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fields(3) - fields, fieldfree, fieldmake, fieldread, fieldwrite - field access package - man 3 fields

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FIELDS(3)                                                            FIELDS(3)



NAME
       fieldread, fieldmake, fieldwrite, fieldfree - field access(2,5) package

SYNTAX
       #include "fields.h"

       typedef struct {
           int nfields;
           int hadnl;
           char *linebuf;
           char **fields;
       } field_t;

       #define FLD_RUNS        0x0001
       #define FLD_SNGLQUOTES  0x0002
       #define FLD_BACKQUOTES  0x0004
       #define FLD_DBLQUOTES   0x0008
       #define FLD_SHQUOTES    0x0010
       #define FLD_STRIPQUOTES 0x0020
       #define FLD_BACKSLASH   0x0040

       extern field_t *fieldread (FILE * file(1,n), char * delims,
                                  int flags, int maxf);
       extern field_t *fieldmake (char * line, int allocated,
                                  char * delims, int flags, int maxf);
       extern int fieldwrite (FILE * file(1,n), field_t * fieldp,
                              int delim);
       extern void fieldfree (field_t * fieldp);

       extern unsigned int field_line_inc;
       extern unsigned int field_field_inc;

DESCRIPTION
       The  fields access(2,5) package eases the common task of parsing and access-
       ing information which is separated into fields by whitespace  or  other
       delimiters.   Various  options  can  be specified to handle many common
       cases, including selectable delimiters, runs of delimiters,  and  quot-
       ing.

       fieldread  reads  one line from a file(1,n), parses it into fields as speci-
       fied by the parameters, and returns a field_t structure describing  the
       result.   fieldmake  performs  the  same process on a buffer already in(1,8)
       memory.  fieldwrite creates an output line from a field_t structure and
       writes  it  to an output file.  fieldfree frees a field_t structure and
       any associated memory allocated by the package.

       The field_t structure describes the fields in(1,8) a parsed line.   A  well-
       behaved should only access(2,5) the nfields, fields, and hadnl elements; all
       other elements are used internally by the package and are  not  guaran-
       teed  to remain the same even though they are documented here.  Nfields
       gives the number of fields in(1,8) the parsed line, just like the argc argu-
       ment  to  a C program; fields is a pointer to an array of string(3,n) point-
       ers, just like the argv argument to a C program.  As  in(1,8)  C,  the  last
       field  pointer  is followed by a null pointer, although the field count
       is the preferred method  of  accessing  fields.   The  user  may  alter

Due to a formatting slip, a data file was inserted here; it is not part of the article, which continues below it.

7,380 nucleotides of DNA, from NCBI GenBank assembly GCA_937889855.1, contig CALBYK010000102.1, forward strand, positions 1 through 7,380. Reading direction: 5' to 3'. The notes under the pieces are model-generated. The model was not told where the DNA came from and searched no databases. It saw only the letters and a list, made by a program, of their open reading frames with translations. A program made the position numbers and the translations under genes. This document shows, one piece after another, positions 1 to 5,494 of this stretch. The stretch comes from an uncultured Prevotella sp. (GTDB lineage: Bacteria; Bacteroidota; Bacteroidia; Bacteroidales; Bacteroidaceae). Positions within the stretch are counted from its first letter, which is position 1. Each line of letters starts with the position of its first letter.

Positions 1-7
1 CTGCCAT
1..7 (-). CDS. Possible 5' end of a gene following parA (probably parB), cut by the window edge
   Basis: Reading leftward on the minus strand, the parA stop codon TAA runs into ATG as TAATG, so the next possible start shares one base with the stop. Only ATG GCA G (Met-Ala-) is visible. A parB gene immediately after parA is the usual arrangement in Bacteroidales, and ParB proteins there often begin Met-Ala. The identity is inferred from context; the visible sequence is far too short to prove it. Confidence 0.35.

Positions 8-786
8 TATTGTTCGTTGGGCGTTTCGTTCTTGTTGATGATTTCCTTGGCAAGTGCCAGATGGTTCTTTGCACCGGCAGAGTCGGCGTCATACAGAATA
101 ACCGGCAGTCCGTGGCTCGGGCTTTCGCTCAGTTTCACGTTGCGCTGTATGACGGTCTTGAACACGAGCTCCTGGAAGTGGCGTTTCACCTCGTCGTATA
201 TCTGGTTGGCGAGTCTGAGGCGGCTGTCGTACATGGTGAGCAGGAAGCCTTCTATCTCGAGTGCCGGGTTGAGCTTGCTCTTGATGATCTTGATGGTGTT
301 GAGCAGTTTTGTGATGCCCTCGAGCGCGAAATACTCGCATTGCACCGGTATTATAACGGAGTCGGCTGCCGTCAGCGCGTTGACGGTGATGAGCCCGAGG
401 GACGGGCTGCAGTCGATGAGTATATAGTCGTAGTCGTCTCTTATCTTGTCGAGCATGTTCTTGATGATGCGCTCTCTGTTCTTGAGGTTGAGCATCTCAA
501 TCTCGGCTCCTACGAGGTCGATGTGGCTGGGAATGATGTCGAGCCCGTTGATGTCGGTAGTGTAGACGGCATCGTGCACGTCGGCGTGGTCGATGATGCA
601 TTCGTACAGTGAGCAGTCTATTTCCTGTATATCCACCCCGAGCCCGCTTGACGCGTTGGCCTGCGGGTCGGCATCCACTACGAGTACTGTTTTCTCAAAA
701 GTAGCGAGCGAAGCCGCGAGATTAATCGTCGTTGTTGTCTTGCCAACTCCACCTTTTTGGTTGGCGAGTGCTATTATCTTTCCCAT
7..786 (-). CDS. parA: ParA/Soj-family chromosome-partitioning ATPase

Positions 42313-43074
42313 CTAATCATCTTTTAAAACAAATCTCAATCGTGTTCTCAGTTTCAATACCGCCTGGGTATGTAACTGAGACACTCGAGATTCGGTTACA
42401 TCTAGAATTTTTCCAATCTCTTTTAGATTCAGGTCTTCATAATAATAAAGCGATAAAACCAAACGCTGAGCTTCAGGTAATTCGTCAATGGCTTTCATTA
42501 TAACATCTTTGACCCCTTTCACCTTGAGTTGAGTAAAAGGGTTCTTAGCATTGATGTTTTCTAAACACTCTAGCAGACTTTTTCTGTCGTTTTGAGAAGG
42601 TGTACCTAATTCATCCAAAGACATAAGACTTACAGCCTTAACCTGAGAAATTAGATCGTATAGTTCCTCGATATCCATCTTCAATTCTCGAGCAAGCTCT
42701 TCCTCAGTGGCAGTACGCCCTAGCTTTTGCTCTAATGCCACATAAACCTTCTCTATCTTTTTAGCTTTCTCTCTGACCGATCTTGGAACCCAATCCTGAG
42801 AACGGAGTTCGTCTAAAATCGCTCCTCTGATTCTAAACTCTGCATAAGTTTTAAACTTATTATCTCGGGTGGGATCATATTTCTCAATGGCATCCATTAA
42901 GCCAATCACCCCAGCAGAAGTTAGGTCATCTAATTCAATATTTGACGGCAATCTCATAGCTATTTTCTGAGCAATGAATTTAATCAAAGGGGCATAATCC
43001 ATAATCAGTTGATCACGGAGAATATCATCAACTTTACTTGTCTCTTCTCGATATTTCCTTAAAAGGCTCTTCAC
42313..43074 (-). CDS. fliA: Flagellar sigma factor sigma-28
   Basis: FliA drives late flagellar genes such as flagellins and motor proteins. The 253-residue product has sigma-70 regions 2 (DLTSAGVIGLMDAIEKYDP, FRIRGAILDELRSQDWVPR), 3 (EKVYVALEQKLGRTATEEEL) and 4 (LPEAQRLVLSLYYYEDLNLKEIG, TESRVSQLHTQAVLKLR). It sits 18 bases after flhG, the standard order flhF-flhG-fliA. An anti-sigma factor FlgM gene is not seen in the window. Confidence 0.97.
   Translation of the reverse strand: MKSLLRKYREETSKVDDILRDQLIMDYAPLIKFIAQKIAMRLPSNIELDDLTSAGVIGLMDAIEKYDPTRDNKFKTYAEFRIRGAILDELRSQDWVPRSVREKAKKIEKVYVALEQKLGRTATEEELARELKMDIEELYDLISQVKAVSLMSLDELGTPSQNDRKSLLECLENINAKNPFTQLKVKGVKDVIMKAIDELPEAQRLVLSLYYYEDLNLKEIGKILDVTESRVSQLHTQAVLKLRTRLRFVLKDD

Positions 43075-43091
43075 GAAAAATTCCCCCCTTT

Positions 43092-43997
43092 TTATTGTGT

nfields by decreasing it, and may replace any pointer in(1,8) fields without
       harm.  This is often useful in(1,8) replacing a single field with  a  calcu-
       lated value preparatory to output.  The hadnl element is nonzero if(3,n) the
       original line was terminated with a newline when it was parsed; this is
       used to accurately reproduce the input when fieldwrite is called.

       The  linebuf element contains a pointer to an internal buffer allocated
       by fieldread or provided to fieldmake.  This buffer is  not  guaranteed
       to  contain  anything  sensible, although in(1,8) the current implementation
       all of the field contents can be found therein.

       fieldread reads a single line of arbitrary length from file(1,n), allocating
       as  much  memory  as  necessary  to  hold  it, and then parses the line
       according to its remaining arguments.  A pointer to the parsed  field_t
       structure  is returned, with NULL returned if(3,n) an error(8,n) occurs or if(3,n) EOF
       is reached on the input file.  Fields in(1,8) the input line are  considered
       to  be separated by any of the delimiters in(1,8) the delims parameter.  For
       example, if(3,n) delimiters  of  ":.;"  are  specified,  a  line  containing
       "a:b;c.d" would be considered to have four fields.

       The  default  parsing  of fields considers each delimiter to indicate a
       separate field, and does not allow any quoting.  This is similar to the
       parsing  done  by  cut(1).  This behavior can be modified by specifying
       flags.  Multiple flags may be OR'ed together.  The available flags are:

       FLD_RUNS
              Consider  runs  of  delimiters to be the same as a single delim-
              iter, suppressing all null fields.  This is similar to  the  way
              utilities  like  awk(1)  and sort(1,3)(1) treat whitespace, but it is
              not limited to whitespace.  A run does not have to consist of  a
              single  type  of  delimiter;   if(3,n)  both  semicolon and colon are
              delimiters, ";::;" is a run.

       FLD_SNGLQUOTES
              Allow field contents to be quoted with  single  quotes.   Delim-
              iters  and  other  quotes  appearing  within  single  quotes are
              ignored.  This  may  appear  in(1,8)  combination  with  other  quote
              options.

       FLD_BACKQUOTES
              Allow  field  contents  to be quoted with reverse single quotes.
              Delimiters and other  quotes  appearing  within  reverse  single